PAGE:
Eating well and saving more can be easier when you know when to shop and where to look. Looking for ways to get more from your food budget? Eating healthy doesn’t have to break the bank. These tips can help you shop smarter to get the most nutritious foods at a better price. Choose frozen […]Eat Healthy On A Budget Part 2
Drinking water regularly can help you to lose weight, think better, stay in a better mood, prevent disease, and more. Is that enough to have you reaching for your water bottle?
Do you drink enough water each day? If not, your overall health may be taking a toll. And why is drinking water important?
“Drinking water regularly can help you to lose weight, think better, be in a better mood, prevent disease, and more”.
I follow the advice to drink enough water myself. One item I could not live without, in fact, is my water bottle. To make sure I have one with me at all times, I own several. I keep one each in my car, purse, and backpack, so pretty much everywhere I go, I have a water bottle on hand. I also keep a reusable cup with a lid and straw next to me all day long, so I can easily drink water throughout the day.
Why Our Bodies Need Water
How much of the human body is water? It might surprise you to learn that water makes up about 60 percent of our body weight.
And what does water do for the body? The benefits of drinking water are many: It’s vital for almost every function in the body. Water acts as a building block, a solvent for chemical reactions, and a transport material for nutrients and waste.
Water also helps maintain blood volume and allows proper circulation, helps regulate our body temperature, and acts as a shock absorber for our joints and our brain. There are still more health benefits of water: It helps lubricate the linings of our inner organs and maintains healthy kidney function.[1,2]
Water Your Body: 6 Benefits
Drinking plenty of water can help keep your body healthy and functioning at its highest capacity. Staying hydrated will help you to:
- Improve physical performance. During physical activity, our bodies use up a lot of water. So stay hydrated before, during, and after exercise helps to protect your body from harm, and to help you to perform better. Proper hydration can reduce fatigue, improve endurance, lower your maximum heart rate, and more. Drinking water can also help you to be less sore after exercise.[1,3,4]
- Help you to lose weight. Are you having trouble with your weight loss efforts? Increasing your water intake may help you achieve better results. Studies show that people who are on diets lose more weight when they also increase their water intake.[5,6] In one study, people on weight loss diets who drank 500 ml of water before each of their three daily meals for 12 weeks lost 4.6 more pounds on average than people who did not drink the additional water.
- Boost your mood. People who drink more water also tend to have better moods. One study found that when people who regularly drank less than 1.2 liters of water per day increased their intake to 2.5 liters per day, the participants experienced significantly less confusion, bewilderment, fatigue, and sleepiness. On the other hand, for people who regularly drank two to four liters of water per day who were then restricted to one liter per day, the reduced water intake led negative effects on mood, including decreased contentedness, calmness, and positive emotions.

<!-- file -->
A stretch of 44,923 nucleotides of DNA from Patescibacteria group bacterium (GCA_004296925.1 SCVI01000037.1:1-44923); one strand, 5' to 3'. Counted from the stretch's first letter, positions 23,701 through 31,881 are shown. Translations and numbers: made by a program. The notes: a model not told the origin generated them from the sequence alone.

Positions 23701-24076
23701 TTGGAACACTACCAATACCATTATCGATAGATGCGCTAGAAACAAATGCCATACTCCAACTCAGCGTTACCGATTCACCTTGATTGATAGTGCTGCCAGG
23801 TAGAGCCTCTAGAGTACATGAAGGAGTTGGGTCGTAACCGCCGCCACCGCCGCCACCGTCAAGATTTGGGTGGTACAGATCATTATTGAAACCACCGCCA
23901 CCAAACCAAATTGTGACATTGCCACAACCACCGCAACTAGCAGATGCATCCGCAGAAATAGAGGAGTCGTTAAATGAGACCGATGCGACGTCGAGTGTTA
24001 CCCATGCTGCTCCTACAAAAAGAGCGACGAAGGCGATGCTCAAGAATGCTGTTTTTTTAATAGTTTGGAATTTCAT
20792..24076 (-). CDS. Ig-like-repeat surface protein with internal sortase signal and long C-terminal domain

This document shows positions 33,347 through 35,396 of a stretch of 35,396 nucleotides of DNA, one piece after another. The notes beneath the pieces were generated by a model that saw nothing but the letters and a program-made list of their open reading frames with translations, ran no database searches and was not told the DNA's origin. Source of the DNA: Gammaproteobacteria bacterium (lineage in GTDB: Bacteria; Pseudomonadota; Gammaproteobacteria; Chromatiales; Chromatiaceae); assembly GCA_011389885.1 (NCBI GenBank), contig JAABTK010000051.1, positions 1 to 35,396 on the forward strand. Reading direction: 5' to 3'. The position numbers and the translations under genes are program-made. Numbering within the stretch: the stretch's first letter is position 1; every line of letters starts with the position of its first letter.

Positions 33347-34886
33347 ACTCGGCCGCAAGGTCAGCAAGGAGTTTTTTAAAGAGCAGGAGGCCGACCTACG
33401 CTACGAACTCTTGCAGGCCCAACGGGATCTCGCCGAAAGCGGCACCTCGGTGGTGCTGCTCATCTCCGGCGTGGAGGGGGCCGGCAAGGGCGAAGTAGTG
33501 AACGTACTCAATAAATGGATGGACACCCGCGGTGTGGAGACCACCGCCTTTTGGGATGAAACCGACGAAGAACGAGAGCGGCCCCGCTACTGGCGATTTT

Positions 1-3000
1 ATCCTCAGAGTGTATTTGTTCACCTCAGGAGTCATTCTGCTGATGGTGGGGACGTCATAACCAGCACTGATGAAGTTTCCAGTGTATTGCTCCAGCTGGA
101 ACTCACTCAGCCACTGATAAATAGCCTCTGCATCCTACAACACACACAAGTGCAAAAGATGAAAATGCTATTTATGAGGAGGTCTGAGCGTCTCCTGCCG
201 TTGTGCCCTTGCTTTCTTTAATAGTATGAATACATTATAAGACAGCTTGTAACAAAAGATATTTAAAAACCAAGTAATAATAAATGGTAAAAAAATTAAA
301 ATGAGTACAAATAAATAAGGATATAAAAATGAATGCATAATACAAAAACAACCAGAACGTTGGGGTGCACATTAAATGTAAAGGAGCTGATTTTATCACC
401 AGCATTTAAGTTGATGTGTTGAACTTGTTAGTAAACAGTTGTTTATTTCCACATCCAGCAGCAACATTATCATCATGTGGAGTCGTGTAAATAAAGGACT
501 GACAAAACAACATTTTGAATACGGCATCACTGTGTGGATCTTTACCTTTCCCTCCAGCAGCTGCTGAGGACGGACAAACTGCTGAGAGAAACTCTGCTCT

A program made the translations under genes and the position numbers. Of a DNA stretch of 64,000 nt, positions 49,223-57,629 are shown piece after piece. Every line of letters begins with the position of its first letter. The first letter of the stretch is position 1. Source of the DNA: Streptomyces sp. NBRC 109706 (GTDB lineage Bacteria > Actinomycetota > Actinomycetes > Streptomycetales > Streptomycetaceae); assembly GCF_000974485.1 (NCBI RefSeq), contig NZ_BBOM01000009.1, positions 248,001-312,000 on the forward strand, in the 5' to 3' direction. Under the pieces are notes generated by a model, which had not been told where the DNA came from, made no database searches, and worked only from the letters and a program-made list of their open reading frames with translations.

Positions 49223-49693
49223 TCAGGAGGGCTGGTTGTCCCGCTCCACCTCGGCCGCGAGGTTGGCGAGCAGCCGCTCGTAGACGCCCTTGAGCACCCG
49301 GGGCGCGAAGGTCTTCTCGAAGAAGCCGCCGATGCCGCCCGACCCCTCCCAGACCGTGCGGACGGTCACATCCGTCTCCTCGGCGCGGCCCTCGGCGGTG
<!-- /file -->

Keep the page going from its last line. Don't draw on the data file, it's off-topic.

- Boost your brainpower. When you drink more water, you may improve your cognitive performance, too. Several studies have shown that people drinking water during cognitive tasks performed much better than those people who did not drink water during the tasks. These results have been found in both adults and children.[8-10] Studies suggest that even mild dehydration can impair cognitive function in the short-term. So next time you need to focus, take a test, or use all of your brainpower, keep a glass of water next to you and keep sipping.
- Prevent headaches. Water deprivation is a very common cause of headache. In most cases, rehydrating can provide relief from a headache. For some people, dehydration can also trigger a migraine, so be sure to keep your water intake regular if you are prone to getting migraines or headaches.
- Protect against disease. One of the most important answers to the question “Why is water important?” is its role in disease prevention. Proper hydration may be a useful tool in preventing a variety of health conditions and diseases. Staying hydrated may protect against kidney stones, constipation, asthma, urinary tract infections, coronary heart disease, and even possibly some cancers.
How Much Water Should You Drink a Day?
The amount of water you need to drink will depend on several factors, including your age, gender, activity level, and more. However, here’s a good general guideline when it comes to recommended daily water intake: Women should drink at least 2.21 liters per day and men should drink three liters per day.
Increase your daily water intake as you increase your activity level. Be sure to always drink filtered water to avoid toxins found in tap water. For tips on choosing the best water filter.